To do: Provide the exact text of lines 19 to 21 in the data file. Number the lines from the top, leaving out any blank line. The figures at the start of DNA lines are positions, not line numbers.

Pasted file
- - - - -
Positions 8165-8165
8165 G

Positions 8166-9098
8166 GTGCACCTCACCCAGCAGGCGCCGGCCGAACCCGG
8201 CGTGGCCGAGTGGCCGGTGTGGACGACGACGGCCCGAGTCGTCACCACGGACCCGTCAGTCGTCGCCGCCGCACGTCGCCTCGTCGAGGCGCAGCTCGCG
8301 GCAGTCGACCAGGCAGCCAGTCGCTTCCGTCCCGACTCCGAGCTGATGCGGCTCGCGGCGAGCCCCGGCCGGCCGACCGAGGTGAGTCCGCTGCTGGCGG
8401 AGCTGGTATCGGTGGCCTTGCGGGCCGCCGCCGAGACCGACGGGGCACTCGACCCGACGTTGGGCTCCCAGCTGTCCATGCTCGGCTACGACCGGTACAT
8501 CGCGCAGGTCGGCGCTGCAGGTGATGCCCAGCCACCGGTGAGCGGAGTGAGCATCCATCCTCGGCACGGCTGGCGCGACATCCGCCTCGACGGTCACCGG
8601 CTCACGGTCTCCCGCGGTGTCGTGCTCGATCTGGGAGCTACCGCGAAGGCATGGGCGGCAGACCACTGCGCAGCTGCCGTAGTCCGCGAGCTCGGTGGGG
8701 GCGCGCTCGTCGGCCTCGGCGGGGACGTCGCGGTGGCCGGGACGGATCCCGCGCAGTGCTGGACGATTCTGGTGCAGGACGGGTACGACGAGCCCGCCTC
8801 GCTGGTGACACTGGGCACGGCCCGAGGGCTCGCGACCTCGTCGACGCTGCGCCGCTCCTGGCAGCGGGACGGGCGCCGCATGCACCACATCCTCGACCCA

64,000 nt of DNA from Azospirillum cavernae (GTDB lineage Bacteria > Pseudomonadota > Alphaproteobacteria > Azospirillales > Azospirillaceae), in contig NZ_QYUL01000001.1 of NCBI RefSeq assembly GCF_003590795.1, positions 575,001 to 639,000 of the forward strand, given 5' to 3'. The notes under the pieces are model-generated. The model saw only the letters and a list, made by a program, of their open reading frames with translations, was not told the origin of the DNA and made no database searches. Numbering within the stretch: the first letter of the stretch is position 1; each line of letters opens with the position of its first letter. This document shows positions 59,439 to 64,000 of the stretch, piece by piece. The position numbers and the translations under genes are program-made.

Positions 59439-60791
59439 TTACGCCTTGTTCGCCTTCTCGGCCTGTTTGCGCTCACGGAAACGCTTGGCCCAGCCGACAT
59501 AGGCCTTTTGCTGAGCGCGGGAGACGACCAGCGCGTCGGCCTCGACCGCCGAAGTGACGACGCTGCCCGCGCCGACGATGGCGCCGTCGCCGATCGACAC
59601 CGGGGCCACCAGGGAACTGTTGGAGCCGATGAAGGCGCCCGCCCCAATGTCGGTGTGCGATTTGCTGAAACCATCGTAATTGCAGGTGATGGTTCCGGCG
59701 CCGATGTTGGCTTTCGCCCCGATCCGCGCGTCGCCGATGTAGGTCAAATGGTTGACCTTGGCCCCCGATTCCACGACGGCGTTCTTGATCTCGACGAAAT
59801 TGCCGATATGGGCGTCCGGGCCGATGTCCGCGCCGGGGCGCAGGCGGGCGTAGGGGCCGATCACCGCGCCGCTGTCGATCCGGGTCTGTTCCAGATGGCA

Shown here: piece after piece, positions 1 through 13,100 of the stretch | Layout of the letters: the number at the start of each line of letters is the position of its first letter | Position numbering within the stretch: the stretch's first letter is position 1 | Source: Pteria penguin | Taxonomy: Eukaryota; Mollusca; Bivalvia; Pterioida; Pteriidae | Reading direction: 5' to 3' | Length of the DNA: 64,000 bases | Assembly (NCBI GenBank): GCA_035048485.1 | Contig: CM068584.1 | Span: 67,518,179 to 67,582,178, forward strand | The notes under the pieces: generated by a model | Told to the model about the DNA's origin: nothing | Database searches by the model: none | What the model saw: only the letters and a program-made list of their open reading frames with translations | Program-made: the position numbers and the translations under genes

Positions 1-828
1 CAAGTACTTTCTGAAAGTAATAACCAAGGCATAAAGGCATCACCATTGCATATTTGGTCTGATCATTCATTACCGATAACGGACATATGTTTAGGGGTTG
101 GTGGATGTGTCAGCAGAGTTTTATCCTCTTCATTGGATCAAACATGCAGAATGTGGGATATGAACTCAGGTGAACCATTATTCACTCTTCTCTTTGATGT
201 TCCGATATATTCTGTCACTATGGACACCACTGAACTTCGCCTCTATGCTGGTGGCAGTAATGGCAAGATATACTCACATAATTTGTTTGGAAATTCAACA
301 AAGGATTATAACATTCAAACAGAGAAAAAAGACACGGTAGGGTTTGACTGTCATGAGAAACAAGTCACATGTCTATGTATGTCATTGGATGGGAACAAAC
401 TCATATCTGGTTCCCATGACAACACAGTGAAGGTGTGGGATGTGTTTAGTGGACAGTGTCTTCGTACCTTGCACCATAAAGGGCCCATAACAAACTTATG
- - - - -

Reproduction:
Shown here: piece after piece, positions 1 through 13,100 of the stretch | Layout of the letters: the number at the start of each line of letters is the position of its first letter | Position numbering within the stretch: the stretch's first letter is position 1 | Source: Pteria penguin | Taxonomy: Eukaryota; Mollusca; Bivalvia; Pterioida; Pteriidae | Reading direction: 5' to 3' | Length of the DNA: 64,000 bases | Assembly (NCBI GenBank): GCA_035048485.1 | Contig: CM068584.1 | Span: 67,518,179 to 67,582,178, forward strand | The notes under the pieces: generated by a model | Told to the model about the DNA's origin: nothing | Database searches by the model: none | What the model saw: only the letters and a program-made list of their open reading frames with translations | Program-made: the position numbers and the translations under genes

Positions 1-828
1 CAAGTACTTTCTGAAAGTAATAACCAAGGCATAAAGGCATCACCATTGCATATTTGGTCTGATCATTCATTACCGATAACGGACATATGTTTAGGGGTTG